Roman/ Carthage Conflict issues

Published by Radrook in the blog Flash Fiction 1. Views: 66

The contest that ensued between Rome and Carthage has always intrigued me. Here is one issue I found perplexing. Why didn’t Carthage stop Rome’s ascendency when it had the chance?

Carthaginian Indifference?

Rome didn't spring full-blown as a major Mediterranean power. Even after throwing off its Etruscan yoke it was vulnerable to attack by the Gauls. So it's ascension was a slow gradual one which also involved the conquest of neighboring cities and bringing them into alliances followed by the subjugation of the Greek colonies in southern Italy with the defeat of Pyros which finally brought the entire Italian Penninsula under its control.

In short, at first sight Rome might appear to have been carelessly allowed to transformed itself into Carthage's worse nightmare right under the noses of the Carthaginians when they might have easily nipped it at the bud.

What such a view ignores, however, is that Carthage’s control of the Mediterranean was being challenged by another power, the Greeks. So the efforts were being directed at an existing threat as opposed to a potential one. In fact, prior to its confrontation with Rome Carthage had fought three wars in Sicily against the Greeks. Then a fourth one when Pyrrhus invaded Sicily. So it had its hands too full of Greek challenges to pay attention to an emerging Rome. Only after the Greeks in Sicily appealed to Rome for help against Carthage and Rome intervened did the danger become clear.

Carthaginian Lack of ingenuity?

Yet another quirk that still stands out is the Carthaginian inability to find a way to counter the corvus, the ramp deployed from the Roman ships in order to make a battle art sea a land battle.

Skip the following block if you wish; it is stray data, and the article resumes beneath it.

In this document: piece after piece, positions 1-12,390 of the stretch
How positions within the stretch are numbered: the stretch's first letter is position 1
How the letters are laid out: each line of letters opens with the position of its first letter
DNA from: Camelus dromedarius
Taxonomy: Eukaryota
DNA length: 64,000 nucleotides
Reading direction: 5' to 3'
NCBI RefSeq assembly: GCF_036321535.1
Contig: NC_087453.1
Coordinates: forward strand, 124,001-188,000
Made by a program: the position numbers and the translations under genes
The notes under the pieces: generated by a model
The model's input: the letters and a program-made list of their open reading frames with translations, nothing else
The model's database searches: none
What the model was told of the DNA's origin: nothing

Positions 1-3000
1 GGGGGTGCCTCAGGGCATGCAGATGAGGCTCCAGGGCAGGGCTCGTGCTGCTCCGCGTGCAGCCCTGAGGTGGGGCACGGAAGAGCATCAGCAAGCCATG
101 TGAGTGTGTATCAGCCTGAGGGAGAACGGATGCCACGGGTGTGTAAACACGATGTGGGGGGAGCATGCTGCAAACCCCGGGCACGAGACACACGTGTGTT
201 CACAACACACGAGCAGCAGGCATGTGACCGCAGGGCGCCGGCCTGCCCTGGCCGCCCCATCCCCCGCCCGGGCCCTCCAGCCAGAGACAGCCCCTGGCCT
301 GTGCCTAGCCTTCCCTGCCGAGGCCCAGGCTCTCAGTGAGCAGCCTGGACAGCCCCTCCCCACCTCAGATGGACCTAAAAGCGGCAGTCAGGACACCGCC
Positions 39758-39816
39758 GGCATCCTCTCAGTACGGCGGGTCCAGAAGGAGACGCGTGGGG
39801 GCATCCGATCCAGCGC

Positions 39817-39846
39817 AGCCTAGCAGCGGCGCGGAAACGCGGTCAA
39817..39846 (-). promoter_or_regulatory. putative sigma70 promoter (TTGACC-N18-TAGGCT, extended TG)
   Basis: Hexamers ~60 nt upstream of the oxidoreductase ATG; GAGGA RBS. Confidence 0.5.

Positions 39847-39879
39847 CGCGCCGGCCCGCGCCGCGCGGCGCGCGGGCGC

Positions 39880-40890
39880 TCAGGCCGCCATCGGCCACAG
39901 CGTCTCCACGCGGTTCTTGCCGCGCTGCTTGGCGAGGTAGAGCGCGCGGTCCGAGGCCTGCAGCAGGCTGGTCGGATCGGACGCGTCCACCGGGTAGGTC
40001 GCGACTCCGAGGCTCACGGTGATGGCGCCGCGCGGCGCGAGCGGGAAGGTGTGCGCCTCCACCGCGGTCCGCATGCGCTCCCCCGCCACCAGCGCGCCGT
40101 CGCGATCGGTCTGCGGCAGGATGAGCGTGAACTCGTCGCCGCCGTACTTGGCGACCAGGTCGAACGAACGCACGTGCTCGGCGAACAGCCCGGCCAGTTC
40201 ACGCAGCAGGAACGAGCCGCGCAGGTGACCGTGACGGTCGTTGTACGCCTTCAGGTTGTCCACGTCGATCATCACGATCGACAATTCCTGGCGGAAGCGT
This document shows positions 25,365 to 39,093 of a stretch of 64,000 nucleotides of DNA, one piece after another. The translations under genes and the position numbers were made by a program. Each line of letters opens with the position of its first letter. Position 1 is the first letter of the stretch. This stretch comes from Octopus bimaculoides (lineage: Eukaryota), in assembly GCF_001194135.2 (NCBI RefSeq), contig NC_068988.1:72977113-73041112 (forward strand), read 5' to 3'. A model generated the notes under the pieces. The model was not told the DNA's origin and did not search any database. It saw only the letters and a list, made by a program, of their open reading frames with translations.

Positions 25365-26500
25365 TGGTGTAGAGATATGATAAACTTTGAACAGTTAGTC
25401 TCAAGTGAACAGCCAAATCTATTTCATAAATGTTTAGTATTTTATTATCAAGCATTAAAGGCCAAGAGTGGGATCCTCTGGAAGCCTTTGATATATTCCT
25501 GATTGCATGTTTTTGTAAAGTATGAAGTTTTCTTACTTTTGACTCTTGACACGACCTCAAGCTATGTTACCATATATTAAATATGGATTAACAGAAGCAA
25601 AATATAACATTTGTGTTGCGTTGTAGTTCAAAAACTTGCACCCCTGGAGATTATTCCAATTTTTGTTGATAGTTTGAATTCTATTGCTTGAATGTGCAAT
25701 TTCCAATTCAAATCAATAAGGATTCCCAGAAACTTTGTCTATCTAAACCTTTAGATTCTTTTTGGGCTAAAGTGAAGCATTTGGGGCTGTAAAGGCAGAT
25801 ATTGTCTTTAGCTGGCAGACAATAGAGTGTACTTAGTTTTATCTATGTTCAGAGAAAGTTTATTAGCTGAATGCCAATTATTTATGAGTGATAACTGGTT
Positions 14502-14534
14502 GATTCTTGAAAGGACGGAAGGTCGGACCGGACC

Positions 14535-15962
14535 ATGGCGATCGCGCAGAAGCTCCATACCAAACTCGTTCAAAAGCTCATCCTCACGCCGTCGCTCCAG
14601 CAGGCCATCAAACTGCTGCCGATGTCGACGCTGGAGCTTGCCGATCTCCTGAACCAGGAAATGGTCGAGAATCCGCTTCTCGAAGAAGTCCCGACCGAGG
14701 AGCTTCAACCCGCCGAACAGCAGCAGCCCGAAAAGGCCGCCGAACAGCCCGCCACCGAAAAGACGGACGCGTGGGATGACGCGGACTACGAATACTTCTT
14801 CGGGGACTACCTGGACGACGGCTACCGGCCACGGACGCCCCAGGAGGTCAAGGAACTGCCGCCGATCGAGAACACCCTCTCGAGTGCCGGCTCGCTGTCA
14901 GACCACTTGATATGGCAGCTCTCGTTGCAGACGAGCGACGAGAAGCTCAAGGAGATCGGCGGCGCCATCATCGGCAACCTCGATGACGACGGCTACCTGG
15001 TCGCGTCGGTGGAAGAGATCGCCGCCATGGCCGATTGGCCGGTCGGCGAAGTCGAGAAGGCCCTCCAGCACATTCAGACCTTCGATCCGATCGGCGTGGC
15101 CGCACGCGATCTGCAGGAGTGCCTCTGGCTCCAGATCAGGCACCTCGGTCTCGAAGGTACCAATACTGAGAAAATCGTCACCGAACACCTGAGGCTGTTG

One would expect that all the minds at Carthage would have concentrated on nullifying the corvus in order to give Carthage the advantage at sea once more. Strangely that effort never seems to have been made. Was it because the Corvus wasn’t really as effective as some historians claim? Some say it was totally abandoned because of its instability in rough seas and that the last battle the finally won it for Rome it was not a factor. Still I wonder why no effort to counter it was ever made? Strange!


The Corvus

The corvus was an unusual naval weapon used by the Romans during the First Punic War to help make up for the Carthaginian prowess at sea. The corvus was a boarding bridge, probably 36 feet long and 4 feet wide, with a parapet on each side. This was attached to a pole on it's own ship, and could be pulled up at an angle. Underneath the far end was a heavy spike. The idea was the ship with the corvus moved close to the enemy, and then released it. The spike would dig into the enemy vessel and pin it in place, while the Roman soldiers would charge onto the enemy ship. This allowed the Romans to take advantage of their superior infantry. The corvus was first used at the battle of Mylea, where it helped bring about the first major Roman naval victory of the war. Long considered implausible, modern reconstructions have proved that the corvus was indeed possible with the technology of the time.
Comments are disabled for this entry